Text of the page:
Tamsui Scenery (2)
畫布油彩 Oil on canvas
私人收藏 Private collection
At the foot of the hill lifting his head to look up, one peculiar building with a ninety degree extension blocked Chen Cheng-po’s line of sight. One foreign building with a row of arches along the veranda has an eye-catching expanse of white in the midst of the surrounding community of local buildings. At first sight it appears there is something unexpected. However upon closer examination, the red roof tiles and wall bricks of the houses really only exhibit strong local characteristics. The Western and Chinese buildings are well matched; the scene mixes the foreign and local. This painting seems to epitomize the history of this town projecting the different cultures meeting and merging in Tamsui.
1. 白樓 White House
White House was completed at the end of the 19th century and was the house of Yan Qinghua, the premier student of George L. Mackay. He engaged at that time the most famous builder in Tamsui, Hong Zaiquan, to oversee the construction; he built this peculiar building mixing Chinese and Western cultural elements. After WWII, White House changed hands may times, and finally in 1992 it was reconstructed. Today one can still see the remains of part of the outer wall.
引用自臺北達觀數位攝影藝術空間 DGVAS 對Life Magazine中Jack Birns攝影作品的數位重製
Sourced from Taipei Daguan Digital Photography Artistic Space; DGVAS digitally reproduces the photographs of Life Magazine’s Jack Birns.
2. 木下靜涯故居 Kinoshita Seigai's Former Residence
Japanese painter Kinoshita Seigai started in 1918 to make paintings in various locations in Taiwan. Later because he was infatuated by the scenery of Tamsui, he rented long term this small house with an unobscured line of sight and buried himself in his painting. Gradually he obtained some accomplishment in painting. He participated in establishing the first painting exhibition in Taiwan. It became an important stage for later artists like Chen Cheng-po and others.
3. 庇 Hisashi
The “hisashi” (or “kiriyoke”) extending out from the eaves is a rather eye-catching feature of Kinoshita Seigai’s Former Residence; it is also represented in the works of many painters. The “hisashi” is commonly seen in Japanese buildings. This structure besides being able to block wind, rain and sunlight at the same time can also create layered changes to the house’s exterior appearance.
Upper: Najima Mitsugu, Mid-autumn Tamsui Scenery, 1932 (The 6th Taiwan Art Exhibition)
Bottom: Asahara Kiyotaka, Taiwan Scenery, 1939.
In both pictures of Kinoshita Seigai’s Former Residence, the artist notices the “hisashi” extending out from the eaves and depicts the structure.
Upper: Elevation drawing of a "hisashi" under the eaves at the entrance.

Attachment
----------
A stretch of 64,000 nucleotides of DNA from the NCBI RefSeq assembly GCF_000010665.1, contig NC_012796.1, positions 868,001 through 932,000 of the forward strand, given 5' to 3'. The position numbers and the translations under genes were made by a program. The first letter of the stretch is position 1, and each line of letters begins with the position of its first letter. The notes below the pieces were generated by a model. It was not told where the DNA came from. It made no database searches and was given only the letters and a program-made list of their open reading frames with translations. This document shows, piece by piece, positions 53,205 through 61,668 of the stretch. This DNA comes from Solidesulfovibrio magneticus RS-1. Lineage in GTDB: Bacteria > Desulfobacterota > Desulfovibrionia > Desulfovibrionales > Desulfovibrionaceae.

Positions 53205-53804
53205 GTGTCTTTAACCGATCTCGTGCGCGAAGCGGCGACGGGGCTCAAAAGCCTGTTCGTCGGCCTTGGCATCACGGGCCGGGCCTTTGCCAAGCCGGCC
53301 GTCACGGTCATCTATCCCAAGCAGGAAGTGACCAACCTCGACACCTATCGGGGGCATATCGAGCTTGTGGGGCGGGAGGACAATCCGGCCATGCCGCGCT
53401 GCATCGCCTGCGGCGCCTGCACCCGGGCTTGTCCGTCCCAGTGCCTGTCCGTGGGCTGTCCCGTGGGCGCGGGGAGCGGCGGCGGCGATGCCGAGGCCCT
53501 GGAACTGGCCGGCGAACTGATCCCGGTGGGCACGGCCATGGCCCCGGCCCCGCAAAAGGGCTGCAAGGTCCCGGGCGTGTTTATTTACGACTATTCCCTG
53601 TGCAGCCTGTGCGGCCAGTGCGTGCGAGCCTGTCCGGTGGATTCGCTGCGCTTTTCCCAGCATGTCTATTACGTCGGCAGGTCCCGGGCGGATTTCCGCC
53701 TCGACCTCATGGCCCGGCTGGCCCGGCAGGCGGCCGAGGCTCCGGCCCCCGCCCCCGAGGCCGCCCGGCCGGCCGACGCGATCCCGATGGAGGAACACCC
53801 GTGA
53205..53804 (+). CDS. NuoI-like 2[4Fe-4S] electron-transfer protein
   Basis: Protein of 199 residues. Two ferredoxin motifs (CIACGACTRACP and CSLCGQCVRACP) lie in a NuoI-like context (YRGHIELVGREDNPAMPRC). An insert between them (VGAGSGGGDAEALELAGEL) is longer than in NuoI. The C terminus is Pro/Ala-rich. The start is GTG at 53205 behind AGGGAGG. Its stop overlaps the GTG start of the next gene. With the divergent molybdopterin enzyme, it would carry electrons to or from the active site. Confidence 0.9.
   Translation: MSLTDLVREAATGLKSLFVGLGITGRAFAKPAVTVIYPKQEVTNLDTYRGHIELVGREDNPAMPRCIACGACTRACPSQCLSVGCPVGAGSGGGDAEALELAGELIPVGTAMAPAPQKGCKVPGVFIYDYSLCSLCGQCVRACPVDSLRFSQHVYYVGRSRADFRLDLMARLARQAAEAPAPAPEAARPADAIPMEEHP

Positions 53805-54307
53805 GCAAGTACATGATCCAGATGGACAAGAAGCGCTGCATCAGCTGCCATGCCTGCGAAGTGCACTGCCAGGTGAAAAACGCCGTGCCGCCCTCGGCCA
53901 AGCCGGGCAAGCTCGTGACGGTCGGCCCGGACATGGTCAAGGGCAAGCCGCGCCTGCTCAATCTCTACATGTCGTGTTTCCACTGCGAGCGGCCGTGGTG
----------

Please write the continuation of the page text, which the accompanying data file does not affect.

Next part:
Bottom: Elevation picture of the "hisashi " under the eaves.
The “hisashi” of Japanese buildings is sourced from Taipei County County Historical Site Tamsui Street Former Residences Renovation or Reuse Plans), p. 124.
4. 牛眼窗 Bull's-eye Window
In the humid climate of Tamsui, regardless of local houses or foreign houses, the buildings often place a window at the top of the side gable in order to promote air circulation inside. The gable of White House has a round Bull’s -eye window. The round window is seen in Japanese era imitation baroque buildings. Beside air circulation and ambient lighting, the angular edges on the wall has a decorative effect.
In Tamsui with a humid climate, all buildings at the top of the wall installed windows.
Bottom: Taiwan Governor General Ministry of Communication Railway Department, ed., Scenery ofTaiwan, 1939.
老照片裡的白樓與山牆頂上的圓窗。(攝影師Jack Birns刊登於Life Magazine的攝影作品)
An old photograph of White House and the round window at the top of the gable. (The photographic work of photographer Jack Birns published in Life Magazine.)
Tamsui Scenery by Wu Dong-cai shows the obvious difference between the round window at the top of the wall of White House and the square windows at the top of the wall of ordinary residences.
5. 門聯 Door couplets
Door couplets are a cultural feature of Chinese society. It is a custom to put up writing on the entrance door to attract good fortune. It originated in “Peach Wood Charms”; these were charms made of peach wood to counteract evil. In the time of Chen Cheng-po, although the Japanese government encouraged abolishing the Lunar New Year, it still acquiesced to a few local cultural traditions, of which the door couplets in the painting are an example.
6. 畫框之外 Outside the frame of the painting
In the time of Chen Cheng-po’s youth, he in the company of his painter friends would go to various places to travel and to paint. The painting below, “Midsummer Tamsui”, by Yang San-lang was selected in 1935 for the Taiwan Art Exhibition. The features in the scene in the painting are similar to Chen Cheng-po’s work. The two artists probably arranged to paint at the same place and complete their own individual works.